BARRIO LOGAN (KGTV) - The Southern Border Communities Coalition accused Border Patrol agents of abuse and committing murder. They announced Thursday they want to draw attention to the violence at the border by creating a mural honoring a man they call exemplary.
Maria Puga spoke lovingly of her husband, Anastasio Hernández Rojas, saying in Spanish he was a wonderful father for their 5 children, now 12-25-years-old.
Pedro Rios, American Friends Service Committee Program Director, said Hernández was a pool construction worker and when the bubble burst, he didn't have much work. The family fell on hard times, and around Mother's Day, he tried to steal flowers, and a steak (for carne asada). He was caught and deported.
It was when he was trying to come back over the border to his family, according to Puga, that several agents arrested and tased him. He died from the injuries.
A Customs and Border Patrol spokeswoman said the incident happened at the Port of Entry and the uniformed agents were part of the Office of Field Operations.
The altercation was caught on camera and saw time in front of a judge in two separate cases. One awarding his children $1,000,000.
Puga said it's been a hard road, explaining her youngest children would ask where dad is and want to know every detail of what happened to him.
If Puga could speak with the men in the video, she said she would ask them why? Why did they kill him? Why didn't they think about how he has a family, a mother and father who cry for him?
"This is the first case that is before the commission that charges the United States government with not only abusing it's power in the killing of Anastasio and many other cases, but also engaging in coverup," Andrea Guerrero, Co-Counsel on the IACHR, said.
Guerrero said Border Patrol agents have killed at least 50 people in the past 8 years and they're not being held accountable.
Customs and Border Patrol said they do not comment on speculation. CBP told 10News they are planning on implementing body cameras, but not in San Diego:
CBP is deploying cameras from May 2018 through October 2018. Agents and officers will evaluate the use of IDVRS ( Incident-Driven Video Recording Systems) in each of CBP’s operational environments along the U.S. border, at and between ports of entry, in the air and at sea.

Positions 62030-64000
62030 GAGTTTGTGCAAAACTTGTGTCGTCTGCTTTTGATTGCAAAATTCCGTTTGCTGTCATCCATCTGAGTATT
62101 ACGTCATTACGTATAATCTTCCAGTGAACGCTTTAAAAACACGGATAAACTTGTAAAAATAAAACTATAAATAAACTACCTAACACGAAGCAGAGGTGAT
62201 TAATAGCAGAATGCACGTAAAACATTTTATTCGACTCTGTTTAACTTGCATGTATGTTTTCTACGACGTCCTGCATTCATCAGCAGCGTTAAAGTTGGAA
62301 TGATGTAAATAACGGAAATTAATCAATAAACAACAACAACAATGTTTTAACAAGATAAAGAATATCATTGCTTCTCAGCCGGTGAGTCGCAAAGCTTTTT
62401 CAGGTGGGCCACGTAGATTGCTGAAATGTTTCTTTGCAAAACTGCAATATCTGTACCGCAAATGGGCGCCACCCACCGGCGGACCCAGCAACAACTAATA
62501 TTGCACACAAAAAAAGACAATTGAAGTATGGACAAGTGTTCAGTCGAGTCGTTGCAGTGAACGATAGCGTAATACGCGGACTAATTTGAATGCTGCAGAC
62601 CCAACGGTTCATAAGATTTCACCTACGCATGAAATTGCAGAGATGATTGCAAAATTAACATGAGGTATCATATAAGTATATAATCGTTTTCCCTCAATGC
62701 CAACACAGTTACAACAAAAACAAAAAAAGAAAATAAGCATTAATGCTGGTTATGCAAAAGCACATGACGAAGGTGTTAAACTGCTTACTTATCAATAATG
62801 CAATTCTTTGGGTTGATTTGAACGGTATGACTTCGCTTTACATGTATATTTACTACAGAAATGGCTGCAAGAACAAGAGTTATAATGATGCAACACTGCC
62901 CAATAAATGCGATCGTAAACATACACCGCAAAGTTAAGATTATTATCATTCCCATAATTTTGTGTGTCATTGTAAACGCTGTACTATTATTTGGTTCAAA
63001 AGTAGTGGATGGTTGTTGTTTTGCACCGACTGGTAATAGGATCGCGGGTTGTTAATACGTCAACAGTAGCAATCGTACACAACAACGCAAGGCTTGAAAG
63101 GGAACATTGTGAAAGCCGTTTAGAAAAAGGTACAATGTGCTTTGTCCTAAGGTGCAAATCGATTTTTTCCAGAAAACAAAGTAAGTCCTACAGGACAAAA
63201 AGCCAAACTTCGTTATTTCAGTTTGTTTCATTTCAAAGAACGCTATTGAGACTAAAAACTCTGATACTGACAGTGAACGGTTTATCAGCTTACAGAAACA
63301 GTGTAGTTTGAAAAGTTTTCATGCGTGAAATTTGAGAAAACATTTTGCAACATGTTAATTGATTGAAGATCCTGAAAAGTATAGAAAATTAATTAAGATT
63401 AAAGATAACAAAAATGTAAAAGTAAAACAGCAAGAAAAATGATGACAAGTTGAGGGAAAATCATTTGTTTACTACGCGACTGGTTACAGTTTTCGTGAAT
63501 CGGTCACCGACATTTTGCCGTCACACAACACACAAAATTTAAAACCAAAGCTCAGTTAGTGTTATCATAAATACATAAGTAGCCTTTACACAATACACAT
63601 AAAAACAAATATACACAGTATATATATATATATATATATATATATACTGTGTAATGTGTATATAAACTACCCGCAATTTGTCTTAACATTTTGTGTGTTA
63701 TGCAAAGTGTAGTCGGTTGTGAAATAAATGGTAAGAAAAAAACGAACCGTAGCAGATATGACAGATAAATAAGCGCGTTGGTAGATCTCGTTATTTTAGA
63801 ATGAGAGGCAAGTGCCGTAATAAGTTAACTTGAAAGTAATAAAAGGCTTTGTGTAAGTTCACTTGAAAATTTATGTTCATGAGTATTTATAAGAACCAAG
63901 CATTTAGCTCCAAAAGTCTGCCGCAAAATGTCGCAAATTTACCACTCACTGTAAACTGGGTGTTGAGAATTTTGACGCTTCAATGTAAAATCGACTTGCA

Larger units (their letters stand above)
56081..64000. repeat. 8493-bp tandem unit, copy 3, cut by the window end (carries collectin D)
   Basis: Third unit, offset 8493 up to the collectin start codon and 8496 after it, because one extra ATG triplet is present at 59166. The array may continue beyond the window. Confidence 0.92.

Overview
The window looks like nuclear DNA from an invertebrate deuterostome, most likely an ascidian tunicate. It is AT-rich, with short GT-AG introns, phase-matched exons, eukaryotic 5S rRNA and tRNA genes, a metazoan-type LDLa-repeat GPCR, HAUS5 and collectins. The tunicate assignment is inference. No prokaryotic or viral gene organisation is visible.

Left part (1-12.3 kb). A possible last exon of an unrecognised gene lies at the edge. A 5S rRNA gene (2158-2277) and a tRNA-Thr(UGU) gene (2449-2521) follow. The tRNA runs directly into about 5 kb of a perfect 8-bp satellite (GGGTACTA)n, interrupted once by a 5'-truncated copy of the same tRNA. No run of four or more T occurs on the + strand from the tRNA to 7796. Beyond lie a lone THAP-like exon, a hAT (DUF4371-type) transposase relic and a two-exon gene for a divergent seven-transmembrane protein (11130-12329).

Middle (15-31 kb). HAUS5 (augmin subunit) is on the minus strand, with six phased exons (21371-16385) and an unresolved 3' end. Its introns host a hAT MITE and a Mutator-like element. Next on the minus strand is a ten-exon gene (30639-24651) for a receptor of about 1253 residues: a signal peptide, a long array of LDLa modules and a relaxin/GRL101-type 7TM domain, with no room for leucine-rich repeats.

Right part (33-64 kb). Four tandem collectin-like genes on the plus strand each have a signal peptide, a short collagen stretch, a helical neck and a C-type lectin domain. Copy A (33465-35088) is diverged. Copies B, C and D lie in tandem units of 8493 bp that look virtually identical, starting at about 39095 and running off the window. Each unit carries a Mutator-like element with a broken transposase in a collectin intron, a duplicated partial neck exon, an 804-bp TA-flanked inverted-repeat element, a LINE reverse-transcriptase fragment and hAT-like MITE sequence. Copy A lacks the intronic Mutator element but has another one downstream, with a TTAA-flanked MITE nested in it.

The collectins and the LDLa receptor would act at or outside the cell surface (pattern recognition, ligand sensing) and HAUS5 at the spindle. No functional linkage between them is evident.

This field evaluation will inform future directives and policies and will support any larger deployment of IDVRS technology across CBP.
It will take place at the following operational locations:
o Land port(s) of entry – Detroit, MI and Eagle Pass, TX;
o Airport(s) – Atlanta, GA;
o Seaport(s) – Long Beach, CA;
o Checkpoint/Field Operations – Campo, CA; Kingsville, TX; Las Cruces, NM;
o Air Branch – Tucson, AZ;
o Marine Branch – West Palm Beach, FL.
The IDVRS evaluation will support our disciplined and professional workforce and will serve to protect our agents and officers as well as the public.
As an organization committed to continuous improvement, innovation, transparency and the highest standards of professionalism, we are pursuing new technologies, and embracing those that efficiently and effectively support our agency’s goals and objectives and the environments in which we operate.
To that end, CBP is exploring the use of IDVRS including vehicle-mounted camera (VMC) and body-worn camera (BWC) system.
CBP is seeking to expand its audio and video recording capability to enhance transparency and accountability with the public through the use of a body worn cameras and other video recording systems.
"It's a tragic example of where we find ourselves at at the border," Artist Victor Ochoa said sympathizing with Hernández's family. He said he has four generations split between America and Mexico.
Ochoa has deep roots in Chicano Park, painting murals that spark conversation, "I've been able to manipulate negative things into beautiful things, but still with a conscious-raising attitude."
He has a window into Hernández's life, doing research through family interviews, and watching videos. Ochoa believes he's a great example they can paint around to convey the struggle families face with violence at the border.
The Chicano Park Steering Committee, headed by neighbors, has yet to formally approve a location for the mural.
Progress will start with the IACHR case next year.